Of pots and kettles

This kettle can't call anybody black, pic: © Arman Anzanpour | Dreamstime.com

Here is a idiom that sounds quite confusing at first “the pot calling the kettle black”.  For clarification: pots are used for cooking, kettles for boiling water.

This expression is used to accuse a person of being guilty of the very thing they are pointing out and accusing you of or, to put it another way you use this expression if somebody criticizes you for something but he or she is just as much at fault or makes the same mistakes.

Here is an example:

“You should clean up your room, it is a complete mess in there.”

“That’s the pot calling the kettle black – look at your room, you can’t even get in the door.”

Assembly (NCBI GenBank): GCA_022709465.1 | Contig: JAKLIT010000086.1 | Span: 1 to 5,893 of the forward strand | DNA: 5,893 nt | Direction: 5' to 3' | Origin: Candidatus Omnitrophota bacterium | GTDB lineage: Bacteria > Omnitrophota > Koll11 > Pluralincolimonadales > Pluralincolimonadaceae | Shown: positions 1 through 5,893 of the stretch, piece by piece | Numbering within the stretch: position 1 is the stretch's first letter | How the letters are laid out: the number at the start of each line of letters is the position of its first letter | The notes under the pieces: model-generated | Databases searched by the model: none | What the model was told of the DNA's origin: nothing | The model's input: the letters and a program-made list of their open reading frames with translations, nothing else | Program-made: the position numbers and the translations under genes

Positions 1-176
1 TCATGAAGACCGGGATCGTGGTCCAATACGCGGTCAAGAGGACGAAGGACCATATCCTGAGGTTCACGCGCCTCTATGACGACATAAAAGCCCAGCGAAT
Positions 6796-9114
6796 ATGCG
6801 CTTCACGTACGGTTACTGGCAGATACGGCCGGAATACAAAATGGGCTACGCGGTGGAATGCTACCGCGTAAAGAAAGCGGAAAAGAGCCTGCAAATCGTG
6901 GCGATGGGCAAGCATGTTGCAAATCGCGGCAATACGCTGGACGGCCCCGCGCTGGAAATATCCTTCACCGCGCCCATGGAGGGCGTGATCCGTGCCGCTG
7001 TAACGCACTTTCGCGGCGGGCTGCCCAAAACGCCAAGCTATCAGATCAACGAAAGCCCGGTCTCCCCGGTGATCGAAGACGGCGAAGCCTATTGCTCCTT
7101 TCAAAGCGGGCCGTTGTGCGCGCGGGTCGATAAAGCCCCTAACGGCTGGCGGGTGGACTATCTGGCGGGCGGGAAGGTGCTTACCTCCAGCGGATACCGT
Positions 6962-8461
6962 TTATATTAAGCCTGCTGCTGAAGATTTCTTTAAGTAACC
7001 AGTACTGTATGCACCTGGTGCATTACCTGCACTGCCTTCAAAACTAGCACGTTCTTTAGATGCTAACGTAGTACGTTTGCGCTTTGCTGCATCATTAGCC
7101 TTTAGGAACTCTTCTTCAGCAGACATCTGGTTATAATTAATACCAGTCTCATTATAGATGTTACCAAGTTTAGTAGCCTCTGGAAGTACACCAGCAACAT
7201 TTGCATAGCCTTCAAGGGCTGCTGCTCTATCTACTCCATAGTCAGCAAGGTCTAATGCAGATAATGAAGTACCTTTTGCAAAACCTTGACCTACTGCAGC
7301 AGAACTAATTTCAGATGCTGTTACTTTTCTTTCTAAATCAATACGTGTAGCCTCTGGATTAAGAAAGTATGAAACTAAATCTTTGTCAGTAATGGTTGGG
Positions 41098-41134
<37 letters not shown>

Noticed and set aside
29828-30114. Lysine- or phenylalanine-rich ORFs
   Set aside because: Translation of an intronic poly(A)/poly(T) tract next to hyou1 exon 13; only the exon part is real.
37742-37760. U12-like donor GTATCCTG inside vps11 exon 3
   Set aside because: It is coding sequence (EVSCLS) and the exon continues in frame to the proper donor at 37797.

The origin of this idiom comes indeed from cooking.  The traditional pots and kettles were made from cast iron which turned black over time especially during times where people still cooked over open fire.  With both the pot and the kettle black, the pot calling the kettle black (in an accusatory way) would be pretty hypocritical and suggests that the pot is not aware of his own characteristics.

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